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PUERTO RICAN TRADITIONAL FOLK MEDICAL KNOWLEDGE AND PATIENT SATISFACTION IN A PUERTO RICAN CLINICAL SETTING

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Over the past three decades, medical anthropology research, published within both public health and anthropological journals, demonstrates both the prevalence of traditional folk medicine in Latino populations in the United States and the potential difficulty of negotiating these beliefs and

Over the past three decades, medical anthropology research, published within both public health and anthropological journals, demonstrates both the prevalence of traditional folk medicine in Latino populations in the United States and the potential difficulty of negotiating these beliefs and practices with clinical, western biomedicine. I bring attention to what might be a narrative of divergent values that occurs in Latino communities in the United States. A well-documented source (Pachter, 1994) of this clash is the culturally pervasive use of folk medicine in Latino layperson populations seeking biomedical care in the Unites States (U.S.). Numerous studies (Padilla, 2001; Koss 1972) suggest that a significant portion of Latinos in the continental United States call upon folk knowledge to diagnose, reinterpret, and treat illness. The Puerto Rican population seems to be no exception, though few studies are specific to native-born Puerto Ricans living in Puerto Rico, where the issue of access to quality public health care becomes increasingly problematic. In this honors undergraduate thesis project, I conduct a review of the literature that bridges anthropology and public health research and proceed to describe a study I conducted on Culebra Island, Puerto Rico in May of 2015. The study aims to determine whether patient satisfaction can be linked to being treated by a physician hailing from a similar cultural background, or if an irredeemable disparity between patient and provider present a roadblock to health outcomes. I found that the Puerto Rican physicians are receptive to folk illness (symptoms) and consider folk therapy as part of the treatment regimen. The physicians make patients feel understood, which might improve treatment adherence and thus health outcomes. Still, respondents demonstrated that there is high patient trust in the biomedical model by emphasizing the use of conventional medications in tandem with the folk therapy. Nevertheless, the health care provider's disposition in regards to folk knowledge and modalities are important but does not present a roadblock to optimal care and health outcomes as much as access, available services or clinic resources.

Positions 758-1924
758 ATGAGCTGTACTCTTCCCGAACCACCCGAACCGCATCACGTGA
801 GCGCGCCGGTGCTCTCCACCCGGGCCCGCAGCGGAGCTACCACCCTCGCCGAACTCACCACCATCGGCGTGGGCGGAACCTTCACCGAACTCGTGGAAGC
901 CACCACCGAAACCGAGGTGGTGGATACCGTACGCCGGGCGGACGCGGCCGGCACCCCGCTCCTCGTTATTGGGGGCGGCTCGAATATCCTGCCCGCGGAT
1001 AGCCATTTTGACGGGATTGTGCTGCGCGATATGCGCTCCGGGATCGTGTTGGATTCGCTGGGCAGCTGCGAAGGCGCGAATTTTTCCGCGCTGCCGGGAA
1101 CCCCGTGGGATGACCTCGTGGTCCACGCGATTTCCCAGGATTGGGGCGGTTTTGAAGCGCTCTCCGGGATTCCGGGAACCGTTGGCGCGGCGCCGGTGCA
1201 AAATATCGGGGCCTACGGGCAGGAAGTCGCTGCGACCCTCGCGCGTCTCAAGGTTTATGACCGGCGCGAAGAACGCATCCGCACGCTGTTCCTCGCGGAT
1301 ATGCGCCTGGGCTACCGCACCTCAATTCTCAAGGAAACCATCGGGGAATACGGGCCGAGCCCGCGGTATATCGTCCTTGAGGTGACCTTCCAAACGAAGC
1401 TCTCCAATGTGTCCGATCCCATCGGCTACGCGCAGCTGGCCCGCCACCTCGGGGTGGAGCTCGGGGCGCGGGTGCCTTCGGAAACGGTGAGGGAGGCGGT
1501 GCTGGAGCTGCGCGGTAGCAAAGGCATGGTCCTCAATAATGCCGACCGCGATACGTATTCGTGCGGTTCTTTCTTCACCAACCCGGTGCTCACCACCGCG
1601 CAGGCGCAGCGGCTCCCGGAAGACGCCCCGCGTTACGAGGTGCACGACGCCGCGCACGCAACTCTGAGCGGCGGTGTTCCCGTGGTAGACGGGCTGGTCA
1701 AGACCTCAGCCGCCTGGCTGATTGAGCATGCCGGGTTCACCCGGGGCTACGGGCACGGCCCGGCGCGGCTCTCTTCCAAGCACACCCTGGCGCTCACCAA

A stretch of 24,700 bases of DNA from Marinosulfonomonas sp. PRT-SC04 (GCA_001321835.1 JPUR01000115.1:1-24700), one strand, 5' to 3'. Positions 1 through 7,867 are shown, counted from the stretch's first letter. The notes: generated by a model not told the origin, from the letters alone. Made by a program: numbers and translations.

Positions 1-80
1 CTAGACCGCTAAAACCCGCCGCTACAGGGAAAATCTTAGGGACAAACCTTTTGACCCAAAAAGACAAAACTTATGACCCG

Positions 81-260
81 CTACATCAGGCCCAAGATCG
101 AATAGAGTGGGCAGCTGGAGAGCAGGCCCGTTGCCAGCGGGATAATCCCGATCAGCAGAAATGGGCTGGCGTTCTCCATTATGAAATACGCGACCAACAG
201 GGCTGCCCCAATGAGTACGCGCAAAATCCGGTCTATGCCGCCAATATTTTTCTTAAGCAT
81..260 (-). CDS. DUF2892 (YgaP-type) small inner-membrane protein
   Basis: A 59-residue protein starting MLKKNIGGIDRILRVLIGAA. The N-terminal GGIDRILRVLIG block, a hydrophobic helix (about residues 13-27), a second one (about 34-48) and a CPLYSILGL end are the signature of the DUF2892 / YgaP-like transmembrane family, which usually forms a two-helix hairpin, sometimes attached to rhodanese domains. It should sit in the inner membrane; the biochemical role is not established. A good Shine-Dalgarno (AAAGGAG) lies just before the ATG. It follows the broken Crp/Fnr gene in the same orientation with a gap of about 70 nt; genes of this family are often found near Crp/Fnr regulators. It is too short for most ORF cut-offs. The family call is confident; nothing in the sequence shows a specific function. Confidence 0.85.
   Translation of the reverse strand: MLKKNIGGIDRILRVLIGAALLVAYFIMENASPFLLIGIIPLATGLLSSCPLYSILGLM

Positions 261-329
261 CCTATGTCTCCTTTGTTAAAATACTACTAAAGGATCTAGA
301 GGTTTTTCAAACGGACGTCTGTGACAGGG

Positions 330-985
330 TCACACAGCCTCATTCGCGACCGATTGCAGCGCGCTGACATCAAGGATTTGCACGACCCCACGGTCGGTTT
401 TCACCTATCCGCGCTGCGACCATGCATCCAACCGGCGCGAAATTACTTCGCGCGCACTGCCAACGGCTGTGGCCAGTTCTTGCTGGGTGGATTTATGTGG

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2016-05

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Postprandial Glucose Responses to a High Glycemic Meal with Raw or Cooked Vegetables

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Early humans adapted to eating cooked food with increased energy density and absorption of macronutrients. However, in modern times many suffer from diseases like obesity and type 2 diabetes which can result from too much energy being absorbed from food.

Early humans adapted to eating cooked food with increased energy density and absorption of macronutrients. However, in modern times many suffer from diseases like obesity and type 2 diabetes which can result from too much energy being absorbed from food. This study measures glucose responses to a high glycemic meal with a side dish of raw or cooked vegetables. There was a slight trend for raw vegetables to have decreased postprandial blood glucose responses when compared to cooked vegetables.

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2014-05

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A critical literature review and case study of the 'draw and write' research technique

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The ‘draw and write’ research technique was developed as a bottom-up approach to gaining access to children’s ideas, experiences, and views of the world around them in areas such as health, education, and social issues. While the technique may allow

The ‘draw and write’ research technique was developed as a bottom-up approach to gaining access to children’s ideas, experiences, and views of the world around them in areas such as health, education, and social issues. While the technique may allow children to participate in research in a way that is less restrictive than other techniques, many critique the method for its adverse ethical concerns, validity, and issues of interpretation and analysis. This article reviews the ‘draw and write’ research technique and its common critiques as well as offers a case study of the ‘draw and write’ technique, performed with children in Acatenango, Guatemala, in order to validate the accuracy of the ‘draw and write’ technique in depicting specific quantitative results.

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2016-12